We can’t forget to mention seasonal foods! With winter comes an abundance of produce such as winter squash, sweet potatoes, blood oranges, beets, pomegranates, and parsnips. A wide range of flavors gives the opportunity to create new, interesting dishes. Try making butternut squash soup or making your very own pomegranate juice to incorporate these seasonal foods into your diet. 

It’s important to remember that SAD can be multifactorial, and every human body is unique. Food is just one of many elements and it alone may not be the cause or treatment. However, the growing body of evidence shows that consuming a wide variety of fruits, vegetables, whole grains, lean proteins, and less processed foods and refined sugars can have a positive effect and contribute to a healthier lifestyle.  

These nutrients are best acquired from foods. Talk to your doctor, pharmacist, or registered dietitian before you begin taking any supplements. 

Exercise and Seasonal Affective Disorder

When dealing with Seasonal Affective Disorder, it is easy to want to stay inside and keep to yourself. However, it is important to try your best to still engage in hobbies and activities that bring you joy. You can try engaging in hobbies that are conducive to staying inside, such as reading, crafts, or home-workouts. While we recommend getting fresh air, if you decide to stay in your home, sunlight and greenery are still beneficial, according to the National Institute of Mental Health.8 Something as simple as just opening your blinds to allow sunlight into your home and adding some houseplants can help boost your mood. It is common to fall into the habit of staying indoors and in the comfort of your bed during these cold winter months... we understand. However, we want to emphasize the importance of social interaction during this time, as well as the importance of avoiding sedentary behavior.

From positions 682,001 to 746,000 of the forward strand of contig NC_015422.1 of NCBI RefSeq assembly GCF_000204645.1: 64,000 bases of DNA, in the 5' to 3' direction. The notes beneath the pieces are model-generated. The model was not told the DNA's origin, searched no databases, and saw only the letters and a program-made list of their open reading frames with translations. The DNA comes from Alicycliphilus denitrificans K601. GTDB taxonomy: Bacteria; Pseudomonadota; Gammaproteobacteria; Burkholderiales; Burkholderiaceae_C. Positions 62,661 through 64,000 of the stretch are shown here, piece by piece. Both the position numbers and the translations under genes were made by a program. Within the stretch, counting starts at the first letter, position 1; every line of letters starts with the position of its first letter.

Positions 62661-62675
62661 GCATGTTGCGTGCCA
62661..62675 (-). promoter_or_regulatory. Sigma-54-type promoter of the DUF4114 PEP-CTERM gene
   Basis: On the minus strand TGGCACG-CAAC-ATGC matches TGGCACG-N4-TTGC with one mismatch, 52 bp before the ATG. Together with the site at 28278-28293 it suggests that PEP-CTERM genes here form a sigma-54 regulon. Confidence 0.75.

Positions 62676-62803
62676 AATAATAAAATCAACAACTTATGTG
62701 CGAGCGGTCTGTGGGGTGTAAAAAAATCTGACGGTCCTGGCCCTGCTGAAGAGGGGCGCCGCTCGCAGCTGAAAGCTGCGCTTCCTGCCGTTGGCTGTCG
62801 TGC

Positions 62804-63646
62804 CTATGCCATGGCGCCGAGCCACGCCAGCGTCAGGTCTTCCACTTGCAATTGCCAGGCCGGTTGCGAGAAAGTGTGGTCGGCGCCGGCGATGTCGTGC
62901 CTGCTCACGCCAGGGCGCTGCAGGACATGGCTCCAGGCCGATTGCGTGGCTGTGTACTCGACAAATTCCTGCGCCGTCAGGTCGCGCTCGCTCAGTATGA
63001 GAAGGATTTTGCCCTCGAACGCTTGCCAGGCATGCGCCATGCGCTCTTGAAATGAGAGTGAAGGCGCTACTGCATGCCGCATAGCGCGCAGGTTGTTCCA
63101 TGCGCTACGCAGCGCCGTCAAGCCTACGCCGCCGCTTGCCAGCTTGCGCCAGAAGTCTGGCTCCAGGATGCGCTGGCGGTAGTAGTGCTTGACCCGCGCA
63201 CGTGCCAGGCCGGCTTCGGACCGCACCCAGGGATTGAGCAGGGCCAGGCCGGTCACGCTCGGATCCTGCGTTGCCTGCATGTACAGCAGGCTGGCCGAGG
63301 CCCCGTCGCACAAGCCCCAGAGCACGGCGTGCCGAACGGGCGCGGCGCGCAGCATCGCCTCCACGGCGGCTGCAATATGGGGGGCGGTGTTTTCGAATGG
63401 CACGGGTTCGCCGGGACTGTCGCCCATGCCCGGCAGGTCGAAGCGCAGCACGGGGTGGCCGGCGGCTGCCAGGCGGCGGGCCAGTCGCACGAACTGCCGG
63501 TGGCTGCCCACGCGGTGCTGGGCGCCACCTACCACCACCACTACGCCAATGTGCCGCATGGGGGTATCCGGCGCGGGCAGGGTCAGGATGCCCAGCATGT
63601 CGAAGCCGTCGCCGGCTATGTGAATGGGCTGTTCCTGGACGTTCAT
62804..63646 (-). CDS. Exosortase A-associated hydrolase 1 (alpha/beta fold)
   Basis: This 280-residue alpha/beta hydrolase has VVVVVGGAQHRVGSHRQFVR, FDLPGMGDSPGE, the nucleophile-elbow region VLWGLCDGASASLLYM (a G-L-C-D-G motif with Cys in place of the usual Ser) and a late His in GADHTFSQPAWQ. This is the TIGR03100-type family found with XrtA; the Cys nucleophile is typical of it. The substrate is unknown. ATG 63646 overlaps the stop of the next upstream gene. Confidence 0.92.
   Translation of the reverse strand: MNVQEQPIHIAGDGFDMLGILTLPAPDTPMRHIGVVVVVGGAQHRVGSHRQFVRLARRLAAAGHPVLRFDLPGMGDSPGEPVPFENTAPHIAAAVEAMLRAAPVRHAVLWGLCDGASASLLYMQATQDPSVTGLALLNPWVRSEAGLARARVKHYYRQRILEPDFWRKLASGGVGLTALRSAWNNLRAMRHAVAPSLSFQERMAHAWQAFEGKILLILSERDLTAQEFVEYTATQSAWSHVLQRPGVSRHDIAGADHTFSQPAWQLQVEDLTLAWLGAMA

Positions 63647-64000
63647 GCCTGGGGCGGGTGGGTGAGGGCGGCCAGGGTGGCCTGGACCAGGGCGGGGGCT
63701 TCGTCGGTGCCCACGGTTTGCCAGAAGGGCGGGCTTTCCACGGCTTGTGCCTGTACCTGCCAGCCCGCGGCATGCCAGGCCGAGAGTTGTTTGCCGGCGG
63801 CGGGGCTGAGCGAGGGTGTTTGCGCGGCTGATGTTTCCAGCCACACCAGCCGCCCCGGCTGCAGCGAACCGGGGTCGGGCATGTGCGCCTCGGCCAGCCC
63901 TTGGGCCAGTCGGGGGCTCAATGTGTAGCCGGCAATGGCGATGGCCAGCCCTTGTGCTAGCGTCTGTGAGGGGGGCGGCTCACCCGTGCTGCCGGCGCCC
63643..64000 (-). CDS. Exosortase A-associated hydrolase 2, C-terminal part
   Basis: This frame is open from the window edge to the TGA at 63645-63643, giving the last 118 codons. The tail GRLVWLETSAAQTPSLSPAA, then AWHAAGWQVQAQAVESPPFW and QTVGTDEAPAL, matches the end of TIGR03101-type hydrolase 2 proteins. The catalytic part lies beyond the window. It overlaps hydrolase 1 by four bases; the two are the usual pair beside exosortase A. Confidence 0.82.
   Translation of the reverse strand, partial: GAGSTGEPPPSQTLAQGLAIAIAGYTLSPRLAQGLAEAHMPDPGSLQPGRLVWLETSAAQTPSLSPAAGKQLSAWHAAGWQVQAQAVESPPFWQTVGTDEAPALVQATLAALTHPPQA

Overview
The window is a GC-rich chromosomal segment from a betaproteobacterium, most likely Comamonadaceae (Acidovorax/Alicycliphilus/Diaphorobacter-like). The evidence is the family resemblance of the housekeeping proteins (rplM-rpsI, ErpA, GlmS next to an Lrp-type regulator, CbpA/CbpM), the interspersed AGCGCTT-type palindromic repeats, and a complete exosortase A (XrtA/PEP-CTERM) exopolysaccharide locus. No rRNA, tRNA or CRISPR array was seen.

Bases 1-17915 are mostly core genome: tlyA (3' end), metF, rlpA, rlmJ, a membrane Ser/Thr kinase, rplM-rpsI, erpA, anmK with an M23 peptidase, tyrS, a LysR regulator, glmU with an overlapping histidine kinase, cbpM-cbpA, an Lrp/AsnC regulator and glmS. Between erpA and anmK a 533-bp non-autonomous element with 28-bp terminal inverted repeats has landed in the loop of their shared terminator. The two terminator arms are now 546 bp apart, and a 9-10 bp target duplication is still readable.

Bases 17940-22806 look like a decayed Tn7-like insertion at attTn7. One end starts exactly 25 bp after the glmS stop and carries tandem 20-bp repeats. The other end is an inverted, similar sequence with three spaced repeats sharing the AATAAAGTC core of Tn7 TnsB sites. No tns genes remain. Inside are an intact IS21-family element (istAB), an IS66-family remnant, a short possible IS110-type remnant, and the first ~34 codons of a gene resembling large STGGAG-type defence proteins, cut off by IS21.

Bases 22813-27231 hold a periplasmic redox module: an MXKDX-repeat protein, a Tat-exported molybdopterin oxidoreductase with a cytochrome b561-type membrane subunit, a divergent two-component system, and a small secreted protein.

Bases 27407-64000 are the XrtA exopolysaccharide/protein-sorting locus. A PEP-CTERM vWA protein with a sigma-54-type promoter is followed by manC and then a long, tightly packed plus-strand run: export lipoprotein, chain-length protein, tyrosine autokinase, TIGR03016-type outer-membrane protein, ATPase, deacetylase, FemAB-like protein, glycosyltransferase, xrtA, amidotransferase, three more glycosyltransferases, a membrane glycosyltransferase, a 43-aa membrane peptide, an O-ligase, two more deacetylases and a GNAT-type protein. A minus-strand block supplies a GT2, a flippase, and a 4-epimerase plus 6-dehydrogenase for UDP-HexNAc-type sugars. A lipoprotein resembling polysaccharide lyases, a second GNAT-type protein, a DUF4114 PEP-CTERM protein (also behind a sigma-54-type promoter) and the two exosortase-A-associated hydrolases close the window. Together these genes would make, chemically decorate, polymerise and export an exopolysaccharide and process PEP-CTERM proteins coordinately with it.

A great option if you are looking to stay active from the comfort of your home includes at-home workouts. Try this quick, bodyweight workout: 

  1. Squats 
  2. Jumping jacks 
  3. Step ups (on a stair or stool, complete 10-15 reps on each leg) 
  1. Push-ups (can be assisted on a wall/elevated surface, or complete from knees) 
  2. Calf raises 
  3. Lunges (10-15 each leg) 

Alternatively, fitness is a great way to engage with likeminded individuals. In an effort to avoid self-isolation, socializing with others is an extremely effective way to help with the negative effects of SAD. Group exercise classes are an excellent way to connect with others and boost your mood. 

While exercise is important, we know it can be difficult to schedule at least 30 minutes every day, especially those battling SAD. Even small steps to reduce sedentary behavior throughout the day can be extremely beneficial for our physical and mental health. Try some of these movement tips: 

Remember to be gentle to yourself. Take it one day at a time and set small goals and work on prioritization. Don't forget that winter-onset SAD is temporary and the sun and warm weather will come out soon! It is okay to ask for help and lean on friends and family during this time. 

Please call the Care Coordination team at ivira if you have any questions regarding antidepressants or SAD in general at 302-274-0020. We are available M-F 9am-5pm.  

If you are struggling with depression, please know you are NOT alone! Here are some resources you can utilize: 

  1. Torres F. Seasonal affective disorder (SAD). American Psychiatry Association. Published October 2020. Accessed February 11, 2022.  
  2. Avery, D. Seasonal affective disorder: Epidemiology, clinical features, assessment, and diagnosis. In: Post TW, ed. UpToDate. UpToDate; 2022. Accessed February 11, 2022. 
  3. Selective serotonin reuptake inhibitors (SSRIs). Mayo Clinic. Accessed February 11, 2022. 
  4. Huang Q, Liu H, Suzuki K, Ma S, Liu C. Linking what we eat to our mood: A review of diet, dietary antioxidants, and Depression. Antioxidants. 2019;8(9):376. doi:10.3390/antiox8090376 
  5. Wang J, Zhou Y, Chen K, et al. Dietary inflammatory index and depression: A meta-analysis. Public Health Nutrition. 2018;22(4):654-660. doi:10.1017/s1368980018002628 
  6. Yin W, Löf M, Chen R, Hultman CM, Fang F, Sandin S. Mediterranean diet and depression: A population-based Cohort Study. International Journal of Behavioral Nutrition and Physical Activity. 2021;18(1). doi:10.1186/s12966-021-01227-3 
  7. Coppen A, Bolander-Gouaille C. Treatment of depression: Time to consider folic acid and vitamin B12. Journal of Psychopharmacology. 2005;19(1):59-65. doi:10.1177/0269881105048899 
  8. U.S. Department of Health and Human Services, National Institutes of Health, National Institute of Mental Health. (Updated 2021). NIMH Seasonal Affective Disorder (NIH Publication No. 20-MH-8138). Retrieved from